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How do courts define the best interests of the child?

In custody cases, judges make a lot of decisions based on the “best interests of the child.” This is subjective terminology that may mean different things to each parent, so it can be a frustrating principle for either party to follow.

If you are unsure about developments in your custody arrangement, consider what factors the judge is looking at to help you understand. Knowing what the courts are looking for can help you supply appropriate evidence to support your own case.  

Maintain stability

During a divorce, your children are adapting to a lot of change within the household, along with varying degrees of emotional stress. To mediate these feelings, many judges feel it is best to keep them where they are familiar -- if, that is, one parent will continue to live in the family home. Remaining in the current home eliminates the anxiety of moving away from friends, starting a new school or adjusting to a new house.

Accommodate special needs

There has been conflicting information on whether or not marriages are at greater risk when they involve children with special needs, but many sources agree on one key fact: In situations where the child has a medical condition or other health concerns, it is necessary to put these needs first. The current home may be in close proximity to superior treatment and care facilities, and one parent may provide accommodations that better address the child’s needs.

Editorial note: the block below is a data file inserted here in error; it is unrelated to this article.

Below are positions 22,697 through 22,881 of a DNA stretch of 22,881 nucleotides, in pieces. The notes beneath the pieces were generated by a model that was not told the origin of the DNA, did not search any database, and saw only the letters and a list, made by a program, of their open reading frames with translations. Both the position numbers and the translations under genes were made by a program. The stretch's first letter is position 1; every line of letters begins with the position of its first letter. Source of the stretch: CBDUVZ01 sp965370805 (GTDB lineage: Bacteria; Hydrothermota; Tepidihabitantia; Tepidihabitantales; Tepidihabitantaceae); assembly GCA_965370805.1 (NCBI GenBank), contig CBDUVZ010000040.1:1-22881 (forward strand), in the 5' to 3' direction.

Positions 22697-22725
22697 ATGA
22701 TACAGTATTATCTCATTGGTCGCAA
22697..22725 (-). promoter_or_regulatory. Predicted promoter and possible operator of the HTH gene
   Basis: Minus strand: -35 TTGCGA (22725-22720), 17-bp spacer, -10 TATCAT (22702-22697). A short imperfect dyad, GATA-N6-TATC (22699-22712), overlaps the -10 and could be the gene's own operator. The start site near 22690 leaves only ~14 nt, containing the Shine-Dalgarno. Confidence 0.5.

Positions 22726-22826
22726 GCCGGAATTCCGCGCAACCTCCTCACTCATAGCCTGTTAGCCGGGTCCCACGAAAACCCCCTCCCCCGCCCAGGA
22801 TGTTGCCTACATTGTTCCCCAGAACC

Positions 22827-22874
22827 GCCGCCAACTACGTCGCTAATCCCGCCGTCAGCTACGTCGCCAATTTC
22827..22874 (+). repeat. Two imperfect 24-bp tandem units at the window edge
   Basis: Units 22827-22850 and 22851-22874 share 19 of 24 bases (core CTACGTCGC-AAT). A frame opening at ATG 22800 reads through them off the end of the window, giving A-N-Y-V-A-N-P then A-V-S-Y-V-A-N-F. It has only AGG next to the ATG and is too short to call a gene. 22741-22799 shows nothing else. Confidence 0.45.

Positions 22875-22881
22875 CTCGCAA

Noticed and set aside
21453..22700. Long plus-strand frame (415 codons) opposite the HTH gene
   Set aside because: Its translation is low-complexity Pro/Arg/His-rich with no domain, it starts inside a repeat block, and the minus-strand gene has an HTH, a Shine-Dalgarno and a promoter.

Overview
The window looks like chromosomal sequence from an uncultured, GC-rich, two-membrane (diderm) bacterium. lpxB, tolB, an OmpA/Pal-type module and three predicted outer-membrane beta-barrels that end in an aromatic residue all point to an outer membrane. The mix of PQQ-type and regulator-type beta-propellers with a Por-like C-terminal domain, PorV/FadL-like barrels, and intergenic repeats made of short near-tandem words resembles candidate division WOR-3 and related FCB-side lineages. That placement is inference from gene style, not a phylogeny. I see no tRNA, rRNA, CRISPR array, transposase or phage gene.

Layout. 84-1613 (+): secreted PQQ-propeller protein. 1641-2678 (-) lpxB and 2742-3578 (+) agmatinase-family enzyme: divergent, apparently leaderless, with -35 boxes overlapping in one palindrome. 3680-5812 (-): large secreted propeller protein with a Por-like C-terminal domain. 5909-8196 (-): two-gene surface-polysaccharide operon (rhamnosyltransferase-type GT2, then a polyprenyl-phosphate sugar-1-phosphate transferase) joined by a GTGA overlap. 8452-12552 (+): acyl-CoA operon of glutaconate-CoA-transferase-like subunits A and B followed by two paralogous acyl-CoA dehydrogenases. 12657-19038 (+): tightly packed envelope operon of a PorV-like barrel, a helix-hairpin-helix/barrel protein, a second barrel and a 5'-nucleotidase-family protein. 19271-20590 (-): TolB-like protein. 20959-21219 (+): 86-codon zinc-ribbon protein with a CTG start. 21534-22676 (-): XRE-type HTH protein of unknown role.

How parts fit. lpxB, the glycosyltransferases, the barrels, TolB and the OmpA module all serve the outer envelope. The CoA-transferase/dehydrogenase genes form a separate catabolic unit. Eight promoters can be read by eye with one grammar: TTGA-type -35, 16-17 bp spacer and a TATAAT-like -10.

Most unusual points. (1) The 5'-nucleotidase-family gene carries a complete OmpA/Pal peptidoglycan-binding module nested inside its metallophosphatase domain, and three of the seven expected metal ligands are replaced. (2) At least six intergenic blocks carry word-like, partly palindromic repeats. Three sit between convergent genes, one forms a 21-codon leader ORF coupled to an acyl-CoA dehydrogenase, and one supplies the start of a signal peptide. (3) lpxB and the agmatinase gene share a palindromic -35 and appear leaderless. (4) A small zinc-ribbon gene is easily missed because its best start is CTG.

Foster emotional bonds with family members

A judge understands the importance of family in developing children, and the goal is to allow a young person to establish relationships with as many relatives as possible. It is not in the best interest of the child to move him or her to a distant area that is far removed from extended family members.

As a noncustodial parent, it may seem like these considerations work against your case, but it is important to keep a few things in mind. These concerns often prevent the other parent from relocating your children out-of-state, and kids who are old enough to express it usually have a say in some of the decisions.

The judge relies on information from both parents to determine what will ultimately be in the child’s best interests. A judge may also appoint a guardian ad litem to help with decisions about custody and parenting plans. A guardian ad litem is a trained professional who will review the various factors that are used to make the best decisions possible.

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